There’s much to admire in the passion and commitment displayed by comments posted here and elsewhere by journalists worried about their jobs, their profession and even their country. But there is much to fear in how retrograde it feels.
I yield to no one on dedication to first principles of journalism, my affection for the newspaper business or the thoroughness of my inculcation in it. I can get as misty-eyed as anyone at tales of city rooms past or newsroom characters fondly recalled or old watering holes warmly remembered; if I was still drinking, I imagine I’d be doing a fair amount of that right now.
All of us put out the best newspaper we knew how to 15 years ago (and some of us were doing it 30 years ago, too), but even if we were as good as we’d like to remember, that won’t work today. I’m not trying to trash our history or legacy here, friends; I’m trying to make sure everybody is awake. We must celebrate our roots, but our future is not well served by roseate memories. Our profession demands and deserves more of us.
I started getting the Sacramento Bee on my doorstep 12 years ago. Yes, there were star players and stunning projects – but it was not, day in and day out, a better paper than I get today. There, I said it. Add the Bee’s online presence nowadays and it’s not even close. The Anchorage Daily News I edited had much more staff and a larger newshole than now – yet its reach and influence have never been greater than today.
Many of your comments seem to reference Sacramento memories. Here are a couple of mine.
I got here after Pete Dexter (damn it) but by the time I started reading, there was nowhere near enough sharp commentary, fine writing or great storytelling in the paper. Though the Bee was indeed all over the social services beat, my wife once noted that California must have the cleanest state government in the country, since she hadn’t seen a single scandal in the paper in two years. I recall that while some readers in our survey said the Bee reminded them of Tom Hanks (a Cal State Sacramento graduate), even more picked “Grumpy Old Men” as the movie surrogate for their morning paper.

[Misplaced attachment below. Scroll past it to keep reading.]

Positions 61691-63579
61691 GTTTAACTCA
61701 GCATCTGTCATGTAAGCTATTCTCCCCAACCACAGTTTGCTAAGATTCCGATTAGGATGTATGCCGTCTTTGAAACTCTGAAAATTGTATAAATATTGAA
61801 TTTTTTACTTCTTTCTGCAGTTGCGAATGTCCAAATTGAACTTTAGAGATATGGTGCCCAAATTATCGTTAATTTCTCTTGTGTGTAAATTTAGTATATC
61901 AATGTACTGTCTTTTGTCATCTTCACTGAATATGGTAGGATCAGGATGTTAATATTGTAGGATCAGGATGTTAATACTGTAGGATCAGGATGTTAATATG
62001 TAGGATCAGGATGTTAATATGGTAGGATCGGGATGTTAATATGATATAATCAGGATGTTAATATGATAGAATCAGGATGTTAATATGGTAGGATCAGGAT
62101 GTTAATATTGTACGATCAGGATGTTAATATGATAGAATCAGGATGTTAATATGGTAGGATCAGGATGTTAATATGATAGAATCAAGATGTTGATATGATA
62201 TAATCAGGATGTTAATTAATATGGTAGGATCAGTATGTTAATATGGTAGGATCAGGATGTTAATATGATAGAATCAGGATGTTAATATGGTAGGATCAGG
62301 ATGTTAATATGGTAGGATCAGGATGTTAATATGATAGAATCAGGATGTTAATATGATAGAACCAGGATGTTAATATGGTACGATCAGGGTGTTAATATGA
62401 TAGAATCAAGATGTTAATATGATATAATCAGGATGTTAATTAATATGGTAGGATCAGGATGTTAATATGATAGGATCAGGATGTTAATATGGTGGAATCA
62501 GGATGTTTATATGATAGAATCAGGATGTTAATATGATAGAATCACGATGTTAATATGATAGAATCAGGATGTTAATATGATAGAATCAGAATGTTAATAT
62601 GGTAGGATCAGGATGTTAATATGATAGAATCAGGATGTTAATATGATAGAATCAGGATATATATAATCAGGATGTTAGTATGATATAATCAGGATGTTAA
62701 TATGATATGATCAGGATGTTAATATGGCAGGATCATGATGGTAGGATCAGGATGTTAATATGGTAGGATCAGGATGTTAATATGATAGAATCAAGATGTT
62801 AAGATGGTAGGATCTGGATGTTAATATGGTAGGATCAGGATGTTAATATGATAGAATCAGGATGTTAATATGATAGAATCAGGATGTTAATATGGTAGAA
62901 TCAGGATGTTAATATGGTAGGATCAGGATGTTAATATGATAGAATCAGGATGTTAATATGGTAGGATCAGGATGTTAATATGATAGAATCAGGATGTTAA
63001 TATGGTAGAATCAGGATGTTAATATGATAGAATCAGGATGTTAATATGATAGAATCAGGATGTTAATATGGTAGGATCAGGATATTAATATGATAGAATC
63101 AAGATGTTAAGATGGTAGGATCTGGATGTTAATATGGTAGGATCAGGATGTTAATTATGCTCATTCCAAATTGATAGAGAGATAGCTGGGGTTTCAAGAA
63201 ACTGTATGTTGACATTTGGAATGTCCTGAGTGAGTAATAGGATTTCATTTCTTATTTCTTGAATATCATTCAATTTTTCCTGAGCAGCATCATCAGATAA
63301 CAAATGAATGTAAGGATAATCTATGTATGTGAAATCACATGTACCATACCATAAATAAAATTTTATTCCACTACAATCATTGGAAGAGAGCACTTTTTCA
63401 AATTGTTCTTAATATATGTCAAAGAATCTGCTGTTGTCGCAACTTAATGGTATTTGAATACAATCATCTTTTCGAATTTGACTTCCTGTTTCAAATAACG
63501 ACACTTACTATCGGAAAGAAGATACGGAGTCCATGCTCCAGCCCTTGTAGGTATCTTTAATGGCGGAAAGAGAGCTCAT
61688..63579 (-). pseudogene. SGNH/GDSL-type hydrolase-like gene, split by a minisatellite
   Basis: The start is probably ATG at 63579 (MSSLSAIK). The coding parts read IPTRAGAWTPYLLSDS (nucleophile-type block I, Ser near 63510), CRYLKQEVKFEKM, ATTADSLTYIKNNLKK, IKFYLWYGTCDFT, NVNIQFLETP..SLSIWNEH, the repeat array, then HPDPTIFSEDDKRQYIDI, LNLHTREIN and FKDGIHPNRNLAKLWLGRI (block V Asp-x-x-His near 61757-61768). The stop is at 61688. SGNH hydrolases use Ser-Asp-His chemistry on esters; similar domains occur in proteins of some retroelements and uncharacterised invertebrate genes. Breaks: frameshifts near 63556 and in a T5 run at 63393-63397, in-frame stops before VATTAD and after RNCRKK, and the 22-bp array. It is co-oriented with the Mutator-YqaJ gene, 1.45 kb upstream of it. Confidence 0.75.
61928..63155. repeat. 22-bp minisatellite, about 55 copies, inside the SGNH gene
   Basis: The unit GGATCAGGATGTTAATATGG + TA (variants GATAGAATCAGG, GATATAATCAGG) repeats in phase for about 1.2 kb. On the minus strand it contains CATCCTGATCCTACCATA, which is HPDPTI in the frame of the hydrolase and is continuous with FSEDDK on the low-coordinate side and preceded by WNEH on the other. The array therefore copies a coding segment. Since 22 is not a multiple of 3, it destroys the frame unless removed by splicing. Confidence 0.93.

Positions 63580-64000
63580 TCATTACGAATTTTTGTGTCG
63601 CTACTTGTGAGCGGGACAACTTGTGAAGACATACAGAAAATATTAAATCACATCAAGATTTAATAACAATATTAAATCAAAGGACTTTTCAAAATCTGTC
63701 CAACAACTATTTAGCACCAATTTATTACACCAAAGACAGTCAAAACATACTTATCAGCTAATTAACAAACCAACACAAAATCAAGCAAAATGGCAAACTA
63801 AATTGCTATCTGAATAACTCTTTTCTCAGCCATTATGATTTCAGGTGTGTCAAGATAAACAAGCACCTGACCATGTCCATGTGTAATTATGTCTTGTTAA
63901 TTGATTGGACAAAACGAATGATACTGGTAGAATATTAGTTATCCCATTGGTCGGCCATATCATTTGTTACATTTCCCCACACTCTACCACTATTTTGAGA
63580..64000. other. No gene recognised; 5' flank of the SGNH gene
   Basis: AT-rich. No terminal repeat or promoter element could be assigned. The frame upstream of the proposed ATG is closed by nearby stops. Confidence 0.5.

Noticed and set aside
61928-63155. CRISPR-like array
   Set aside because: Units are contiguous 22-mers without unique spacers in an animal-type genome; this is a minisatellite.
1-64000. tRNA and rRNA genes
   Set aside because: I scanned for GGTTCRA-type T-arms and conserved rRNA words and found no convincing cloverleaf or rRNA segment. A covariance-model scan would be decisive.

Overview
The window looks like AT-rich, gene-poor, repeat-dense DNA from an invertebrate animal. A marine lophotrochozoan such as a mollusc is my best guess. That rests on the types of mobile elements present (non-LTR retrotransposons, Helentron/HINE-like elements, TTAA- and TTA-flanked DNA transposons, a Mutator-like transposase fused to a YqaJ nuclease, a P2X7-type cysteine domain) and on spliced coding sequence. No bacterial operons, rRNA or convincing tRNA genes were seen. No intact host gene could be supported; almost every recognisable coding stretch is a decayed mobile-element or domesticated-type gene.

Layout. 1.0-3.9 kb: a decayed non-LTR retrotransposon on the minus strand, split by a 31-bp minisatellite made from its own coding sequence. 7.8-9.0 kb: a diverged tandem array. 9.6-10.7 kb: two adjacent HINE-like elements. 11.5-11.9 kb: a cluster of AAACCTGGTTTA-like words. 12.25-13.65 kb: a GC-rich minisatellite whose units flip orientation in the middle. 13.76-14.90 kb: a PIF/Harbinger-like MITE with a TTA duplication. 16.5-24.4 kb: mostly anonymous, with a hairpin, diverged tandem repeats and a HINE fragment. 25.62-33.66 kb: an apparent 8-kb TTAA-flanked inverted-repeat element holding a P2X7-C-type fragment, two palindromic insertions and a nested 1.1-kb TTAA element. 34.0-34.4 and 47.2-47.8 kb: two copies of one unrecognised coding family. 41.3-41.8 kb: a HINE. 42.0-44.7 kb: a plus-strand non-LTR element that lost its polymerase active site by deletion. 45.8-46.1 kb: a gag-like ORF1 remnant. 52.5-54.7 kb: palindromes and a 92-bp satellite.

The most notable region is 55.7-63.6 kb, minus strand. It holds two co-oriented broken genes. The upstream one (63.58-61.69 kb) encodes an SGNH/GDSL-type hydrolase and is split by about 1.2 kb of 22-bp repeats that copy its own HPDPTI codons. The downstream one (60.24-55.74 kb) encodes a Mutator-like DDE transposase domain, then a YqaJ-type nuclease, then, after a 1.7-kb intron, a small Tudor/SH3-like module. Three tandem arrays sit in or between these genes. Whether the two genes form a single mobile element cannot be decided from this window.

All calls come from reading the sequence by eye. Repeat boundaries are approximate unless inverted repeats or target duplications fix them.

Does this seem harsh? That's not my intention, of course. I’m picking on the Bee because it’s my hometown newspaper and I’ve read it every day for many years. I’m ignoring much fine, prize-winning work and highlighting these tough examples to make a point: to whatever degree your argument is “All we need is to get back to the kind of (beat reporting) (community coverage) (bigger sports section) (whatever) ...” you’re wrong.
Of course we have to cover the state senate (and btw, Jim, Andy Furillo says he sees you there and can’t figure why you don’t see him). But if all we do is fill the paper with the kind of incremental process stories that routinely appeared 10 or 15 years ago, we’ll lose. One of you even expressed fond memories of days when Bee reporters “covered local civic associations.” Oh, please.
Memory highlights folks like Dexter or Deb Blum – and how I wish we had them both, and many others like them, on staff still. But does your memory encompass the whole of those old newsrooms? Please, go to the microfilm and read a week or a month’s worth of papers 15 years ago.
Here’s the good news: a great deal of what Jim and the Anonymice have to say is exactly what we need to hear: get out of the office; listen to the community (even if we sometimes call it “audience” these days); eliminate layers of editors and operate with less hierarchy ; tell unique stories that matter in readers’ lives; work with confidence and swagger; don’t panic.
And you know what? We also have to feed the web 24/7, learn to tell video stories, engage with readers online (thank you, Marcos), create attractive blogs with rich personalities, be flexible and forgiving when editors make bad decisions in new circumstances, speak up when the boss is wrong, and abandon our excuses.
Anything less is surrender, no matter how much nostalgia you wrap it up in.